Listening Tips for Consultants
Perhaps even more important than being able to ask the right questions, is being a good listener. This area is often neglected because few people think that there is skill in listening. It is assumed that if I hear what you say that I’m also listening to what you say. This, of course, is a bad assumption. Here are comments about listening that might help you improve your abilities in this often neglected area.
Lack of Training – Most of us have been taught to write and speak, but seldom to listen.
Blind Spots – These are words, ideas, and topics we have strong feelings about and, therefore, tend not to be able to listen to very well. We become over-excited by them and stop listening. Alternatively, we become angry, frustrated, or simply refuse to hear and block them out.
Self-Concern – Most of us are wrapped up in our own lives and we find it boring and painful to let someone else talk. The part of the conversation that most of us really enjoy is when we are in the speaker role.
Speed of Thought – The difference in the time it takes to talk and the time it takes to listen is another barrier to effective listening. The average speaker delivers at about 140 words per minute. The average listener, on the other hand, can listen comfortably at about 300 words per minute. Instead of using the time differential to analyze the speaker’s message, we tend to fade out, day dream, think about other things we have to do, or plan what we want to say next.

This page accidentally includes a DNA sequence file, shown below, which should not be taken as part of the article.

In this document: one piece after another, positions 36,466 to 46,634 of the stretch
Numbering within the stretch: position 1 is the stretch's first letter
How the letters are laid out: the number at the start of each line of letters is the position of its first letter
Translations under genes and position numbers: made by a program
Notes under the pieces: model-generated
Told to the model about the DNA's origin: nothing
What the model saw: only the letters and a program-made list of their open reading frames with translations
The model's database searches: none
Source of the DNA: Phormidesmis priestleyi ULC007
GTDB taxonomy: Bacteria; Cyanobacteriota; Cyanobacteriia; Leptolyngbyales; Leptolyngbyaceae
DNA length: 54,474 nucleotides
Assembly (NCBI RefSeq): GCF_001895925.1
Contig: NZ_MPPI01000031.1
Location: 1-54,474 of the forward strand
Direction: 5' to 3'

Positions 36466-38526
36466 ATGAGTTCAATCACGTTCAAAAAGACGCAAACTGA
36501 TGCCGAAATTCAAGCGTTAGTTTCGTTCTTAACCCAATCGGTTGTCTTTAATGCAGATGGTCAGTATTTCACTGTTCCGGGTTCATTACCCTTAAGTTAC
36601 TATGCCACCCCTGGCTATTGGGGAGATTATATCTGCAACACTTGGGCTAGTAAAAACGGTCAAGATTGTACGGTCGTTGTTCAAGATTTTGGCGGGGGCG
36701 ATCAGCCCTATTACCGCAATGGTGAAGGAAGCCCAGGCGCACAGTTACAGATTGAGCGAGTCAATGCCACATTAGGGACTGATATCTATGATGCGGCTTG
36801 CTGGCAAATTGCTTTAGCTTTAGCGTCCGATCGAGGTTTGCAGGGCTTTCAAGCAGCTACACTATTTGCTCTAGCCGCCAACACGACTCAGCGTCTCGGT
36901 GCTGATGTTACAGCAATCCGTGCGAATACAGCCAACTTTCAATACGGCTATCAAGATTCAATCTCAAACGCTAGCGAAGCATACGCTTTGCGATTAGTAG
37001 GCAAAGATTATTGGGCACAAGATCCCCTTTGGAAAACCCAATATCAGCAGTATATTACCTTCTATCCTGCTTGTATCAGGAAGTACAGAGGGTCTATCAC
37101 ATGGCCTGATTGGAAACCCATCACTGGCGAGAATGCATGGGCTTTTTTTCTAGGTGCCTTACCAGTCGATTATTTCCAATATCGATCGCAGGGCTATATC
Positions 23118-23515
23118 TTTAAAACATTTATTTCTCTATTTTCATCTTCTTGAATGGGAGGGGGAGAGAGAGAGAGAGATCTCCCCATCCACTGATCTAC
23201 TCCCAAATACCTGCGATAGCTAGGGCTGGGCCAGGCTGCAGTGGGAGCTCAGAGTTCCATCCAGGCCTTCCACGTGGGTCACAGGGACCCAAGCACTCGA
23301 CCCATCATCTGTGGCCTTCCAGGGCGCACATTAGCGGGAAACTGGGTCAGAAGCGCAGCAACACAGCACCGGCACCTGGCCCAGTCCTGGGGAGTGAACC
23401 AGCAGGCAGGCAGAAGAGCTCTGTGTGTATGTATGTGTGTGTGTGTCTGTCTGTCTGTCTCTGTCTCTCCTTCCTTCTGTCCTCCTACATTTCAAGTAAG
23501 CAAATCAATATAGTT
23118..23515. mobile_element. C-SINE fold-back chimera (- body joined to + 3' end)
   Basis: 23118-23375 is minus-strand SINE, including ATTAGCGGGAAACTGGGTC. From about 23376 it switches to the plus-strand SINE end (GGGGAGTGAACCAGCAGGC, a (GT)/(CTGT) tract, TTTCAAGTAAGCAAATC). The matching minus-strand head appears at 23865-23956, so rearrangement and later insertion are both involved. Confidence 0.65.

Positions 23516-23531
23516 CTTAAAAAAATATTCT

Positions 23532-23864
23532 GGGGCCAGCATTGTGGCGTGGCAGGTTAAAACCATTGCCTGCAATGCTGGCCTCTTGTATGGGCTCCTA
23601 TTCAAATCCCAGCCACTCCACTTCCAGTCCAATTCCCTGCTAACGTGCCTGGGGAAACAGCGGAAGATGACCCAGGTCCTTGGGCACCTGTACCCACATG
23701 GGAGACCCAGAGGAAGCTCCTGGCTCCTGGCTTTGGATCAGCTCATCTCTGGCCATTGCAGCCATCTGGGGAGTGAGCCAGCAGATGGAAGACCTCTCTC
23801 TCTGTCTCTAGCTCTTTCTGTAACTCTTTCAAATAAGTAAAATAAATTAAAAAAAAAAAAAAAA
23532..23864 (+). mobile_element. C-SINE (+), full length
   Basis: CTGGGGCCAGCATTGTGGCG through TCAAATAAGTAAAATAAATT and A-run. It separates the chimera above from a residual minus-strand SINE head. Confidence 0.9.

Speaker Behaviors – Most people do not talk in a very organized fashion. We tend to “think out loud” and grope for the idea we want to convey. This process often causes listeners to give up on trying to decipher our message. Other reasons listeners may tune us out include irritating mannerisms and talking a long.
Feelings Blindness – Approximately two-thirds of a speaker’s message in any conversation is not contained in the words themselves. It is instead conveyed by the speaker’s tone of voice, body language, and word tense. Listening only for the words and not for the feelings behind them is another common listening problem. So listen for the meaning behind the words.
Distortions – This listening problem involves having the speaker’s message distorted by our own wishes, feelings, and perceptions. Distortions often take place because we “tune out” as soon as we think we know the speaker’s point and mentally begin preparing our own rebuttal. Distortions can have disastrous effects if they are allowed to occur.
Distractions – Disruptions in our environment can affect our ability to focus on what the speaker is saying. Some typical examples of disruptive factors in work environments which could impair your ability to listen effectively include ringing phones, slamming doors, people walking in and out, street noises, etc.
Ambiguities in Language – Different words have different meanings e.g. fast means something completely different than stand fast. Different words also conjure up different mental images to each of us.